CATHEDRAL M. HENDERSON, Petitioner
DEPARTMENT OF VETERANS AFFAIRS, Respondent
for review of the Merit Systems Protection Board in No.
Michael Brown, John Michael Brown, P.C., Augusta, GA, argued
Koprowski, Commercial Litigation Branch, Civil Division,
United States Department of Justice, Washington, DC, argued
for respondent. Also represented by Chad A. Readler, Robert
E. Kirschman, Jr., Reginald T. Blades, Jr.
Moore, Mayer, and Stoll, Circuit Judges.
Henderson appeals the final decision of the Merit Systems
Protection Board ("board") sustaining the decision
by the Department of Veterans Affairs ("VA") to
suspend him indefinitely from his position with the agency.
See Henderson v. Dep't of Veterans Affairs, 123
M.S.P.R. 536 (2016) ("Board Decision").
Because we conclude that the board correctly determined that
Henderson's indictment on fifty counts of making false
statements related to health care matters provided the VA
with reasonable cause to believe that he was guilty of a
crime punishable by imprisonment, we affirm.
was employed as a GS-13 Program Analyst at the VA's
Health Eligibility Center in Atlanta, Georgia. See
id. at 538. Although the VA operates numerous healthcare
centers, a veteran is entitled, under certain circumstances,
to obtain medical care from private physicians and
facilities. Before obtaining treatment outside of the VA,
however, a veteran is generally required to schedule a
consultation with a designated VA supervisory physician in
order to obtain pre-authorization for treatment with an
outside provider. Once pre-authorization is secured, a
veteran's appointment with a private provider can be
scheduled. An "unresolved authorized consult"
refers to a situation in which a veteran's medical
appointment with an outside provider has "not been
scheduled or completed, or the completed appointment ha[s]
not been memorialized in the patient's medical
record." Suppl. App. 12.
8, 2015, a federal grand jury indicted Henderson on fifty
counts of making false statements related to health care
matters in violation of 18 U.S.C. § 1035, an offense
punishable by fines, imprisonment, or both. The indictment
alleged that between February 6, 2014, and February 11, 2014,
Henderson "ordered employees of the VA under his
direction to close over 2700 unresolved authorized consults
for medical care for veterans by falsely declaring the
consults to have been completed or refused by the patients,
when in truth and fact, as Henderson then well knew, the
consults were still pending and unresolved, and the veteran
patients were still waiting for the authorized medical
consults." Suppl. App. 13.
letter dated July 22, 2015, the VA informed Henderson that it
was proposing to suspend him for an indefinite period. The
agency noted that: (1) Henderson had been indicted and
arrested on fifty counts of making false statements related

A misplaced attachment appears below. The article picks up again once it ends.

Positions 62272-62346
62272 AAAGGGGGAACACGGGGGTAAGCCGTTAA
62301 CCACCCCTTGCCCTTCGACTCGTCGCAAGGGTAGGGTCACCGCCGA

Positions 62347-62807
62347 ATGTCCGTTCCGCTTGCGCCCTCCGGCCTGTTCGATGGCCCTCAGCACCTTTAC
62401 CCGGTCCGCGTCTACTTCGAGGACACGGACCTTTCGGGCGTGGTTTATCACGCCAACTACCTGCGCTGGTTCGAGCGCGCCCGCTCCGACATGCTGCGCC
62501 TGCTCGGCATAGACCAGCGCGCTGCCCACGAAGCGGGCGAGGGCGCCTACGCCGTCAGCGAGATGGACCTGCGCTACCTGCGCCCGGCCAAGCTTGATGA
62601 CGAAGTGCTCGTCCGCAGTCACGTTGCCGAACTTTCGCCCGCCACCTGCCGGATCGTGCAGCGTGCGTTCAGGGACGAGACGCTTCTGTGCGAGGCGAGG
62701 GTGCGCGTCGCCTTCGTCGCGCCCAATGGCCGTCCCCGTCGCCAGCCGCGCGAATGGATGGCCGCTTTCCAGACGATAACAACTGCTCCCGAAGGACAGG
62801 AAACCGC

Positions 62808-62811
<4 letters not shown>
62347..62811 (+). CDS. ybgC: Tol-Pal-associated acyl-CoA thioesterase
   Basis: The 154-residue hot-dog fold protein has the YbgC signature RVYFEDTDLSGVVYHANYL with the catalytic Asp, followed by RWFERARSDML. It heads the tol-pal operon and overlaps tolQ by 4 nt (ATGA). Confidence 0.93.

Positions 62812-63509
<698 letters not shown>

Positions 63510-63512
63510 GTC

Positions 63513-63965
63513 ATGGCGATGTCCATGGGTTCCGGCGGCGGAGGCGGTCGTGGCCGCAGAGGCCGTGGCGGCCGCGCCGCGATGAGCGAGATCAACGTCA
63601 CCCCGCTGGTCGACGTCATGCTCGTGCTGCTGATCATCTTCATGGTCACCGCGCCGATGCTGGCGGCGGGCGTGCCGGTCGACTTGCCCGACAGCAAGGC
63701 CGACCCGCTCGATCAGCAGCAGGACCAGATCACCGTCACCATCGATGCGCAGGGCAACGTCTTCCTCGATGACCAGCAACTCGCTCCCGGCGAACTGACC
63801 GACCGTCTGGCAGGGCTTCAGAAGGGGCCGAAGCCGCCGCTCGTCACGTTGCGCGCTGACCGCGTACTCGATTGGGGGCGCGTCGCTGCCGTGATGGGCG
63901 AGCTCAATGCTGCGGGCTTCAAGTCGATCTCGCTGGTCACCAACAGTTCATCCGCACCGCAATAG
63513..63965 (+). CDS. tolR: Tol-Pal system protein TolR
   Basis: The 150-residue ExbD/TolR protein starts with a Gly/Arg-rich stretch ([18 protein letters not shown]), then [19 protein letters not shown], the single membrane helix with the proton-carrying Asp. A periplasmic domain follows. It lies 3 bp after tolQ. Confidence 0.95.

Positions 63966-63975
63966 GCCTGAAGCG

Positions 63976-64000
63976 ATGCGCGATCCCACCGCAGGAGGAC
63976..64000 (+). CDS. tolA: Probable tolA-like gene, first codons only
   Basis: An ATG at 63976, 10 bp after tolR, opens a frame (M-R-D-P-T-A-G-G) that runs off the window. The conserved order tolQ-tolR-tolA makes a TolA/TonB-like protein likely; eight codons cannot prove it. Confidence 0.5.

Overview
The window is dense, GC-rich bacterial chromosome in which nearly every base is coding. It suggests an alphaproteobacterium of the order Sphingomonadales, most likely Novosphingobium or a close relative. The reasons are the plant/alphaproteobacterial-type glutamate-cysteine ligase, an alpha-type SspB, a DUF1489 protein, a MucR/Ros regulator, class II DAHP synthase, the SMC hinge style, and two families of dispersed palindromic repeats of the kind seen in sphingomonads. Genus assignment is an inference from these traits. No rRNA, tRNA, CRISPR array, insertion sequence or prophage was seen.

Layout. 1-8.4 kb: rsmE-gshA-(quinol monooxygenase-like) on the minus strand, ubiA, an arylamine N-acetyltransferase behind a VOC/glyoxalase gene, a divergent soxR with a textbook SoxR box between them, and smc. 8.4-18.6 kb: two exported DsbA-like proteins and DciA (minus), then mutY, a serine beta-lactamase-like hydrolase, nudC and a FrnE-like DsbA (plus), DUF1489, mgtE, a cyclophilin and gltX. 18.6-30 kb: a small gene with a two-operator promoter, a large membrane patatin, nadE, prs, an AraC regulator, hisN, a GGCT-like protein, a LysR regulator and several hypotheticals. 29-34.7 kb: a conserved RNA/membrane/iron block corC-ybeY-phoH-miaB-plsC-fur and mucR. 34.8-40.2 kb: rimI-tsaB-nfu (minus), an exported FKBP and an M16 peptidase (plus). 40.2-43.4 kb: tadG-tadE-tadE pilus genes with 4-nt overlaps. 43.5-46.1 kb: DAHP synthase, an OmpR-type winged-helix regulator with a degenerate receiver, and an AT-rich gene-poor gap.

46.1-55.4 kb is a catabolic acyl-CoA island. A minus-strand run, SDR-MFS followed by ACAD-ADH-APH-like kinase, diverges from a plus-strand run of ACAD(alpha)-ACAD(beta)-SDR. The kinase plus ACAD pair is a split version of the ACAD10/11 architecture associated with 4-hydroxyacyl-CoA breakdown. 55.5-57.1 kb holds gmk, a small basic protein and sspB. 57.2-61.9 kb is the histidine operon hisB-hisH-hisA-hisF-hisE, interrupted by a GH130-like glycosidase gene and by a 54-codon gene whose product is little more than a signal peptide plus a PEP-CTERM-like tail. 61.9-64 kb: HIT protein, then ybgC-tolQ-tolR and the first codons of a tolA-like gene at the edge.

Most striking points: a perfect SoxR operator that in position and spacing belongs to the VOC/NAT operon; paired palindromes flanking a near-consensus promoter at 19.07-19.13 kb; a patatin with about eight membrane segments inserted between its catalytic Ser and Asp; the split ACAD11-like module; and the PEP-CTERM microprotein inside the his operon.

to health care matters in violation of 18 U.S.C. § 1035;
and (2) if convicted, he would "face a maximum sentence
of [five] years in prison and a $250, 000 fine on each
count." Suppl. App. 7. The agency asserted that in light
of Henderson's indictment and arrest, it had
"reasonable cause to believe" that he had committed
a crime for which a sentence of imprisonment could be
imposed. According to the VA, "[i]n light of the
seriousness of [the] situation, " it was not in the
agency's best interest to allow Henderson to remain
"in a duty status during the law enforcement
investigation and any related judicial proceedings."
29, 2015, Henderson, through counsel, responded to the
VA's letter proposing that he be suspended indefinitely.
He denied the allegations contained in the criminal
indictment, requested documentary evidence from the VA
regarding his alleged wrongdoing, and asked that the proposed
suspension be stayed pending the outcome of the criminal
August 7, 2015, the VA issued a decision indefinitely
suspending Henderson from his position. The agency's
decision letter stated that his suspension would remain in
effect until completion of the judicial proceedings against
him. It also instructed Henderson to contact the VA no later
than ten days after the completion of those judicial
proceedings to inform the agency of the disposition of his
then appealed to the board. On April 15, 2016, an
administrative judge issued an initial decision sustaining
the VA's decision to suspend Henderson indefinitely.
According to the administrative judge, the grand jury
indictment issued against Henderson provided the VA with
reasonable cause to believe that he had committed a crime for
which a punishment of imprisonment could be imposed. The
administrative judge further determined that the VA had
established a nexus between the criminal charges levied
against Henderson and the efficiency of the service, stating
that "at the minimum, the agency . . . established by a
preponderance of the evidence that [Henderson's]
misconduct interfered with or adversely affected the
agency's mission." App. 7.
appeal, the board affirmed. It stated that "one of the
authorized circumstances for imposing an indefinite
suspension is when [an] agency has reasonable cause to
believe that an employee has committed a crime for which a
sentence of imprisonment could be imposed." Board
Decision, 123 M.S.P.R. at 539-40. According to the
board, "an indictment following an investigation and
grand jury proceeding provides more than enough evidence of
possible misconduct to meet the threshold requirement of
reasonable cause." Id. at 540 (citations and
internal quotation marks omitted). The board rejected
Henderson's due process claim, concluding that the agency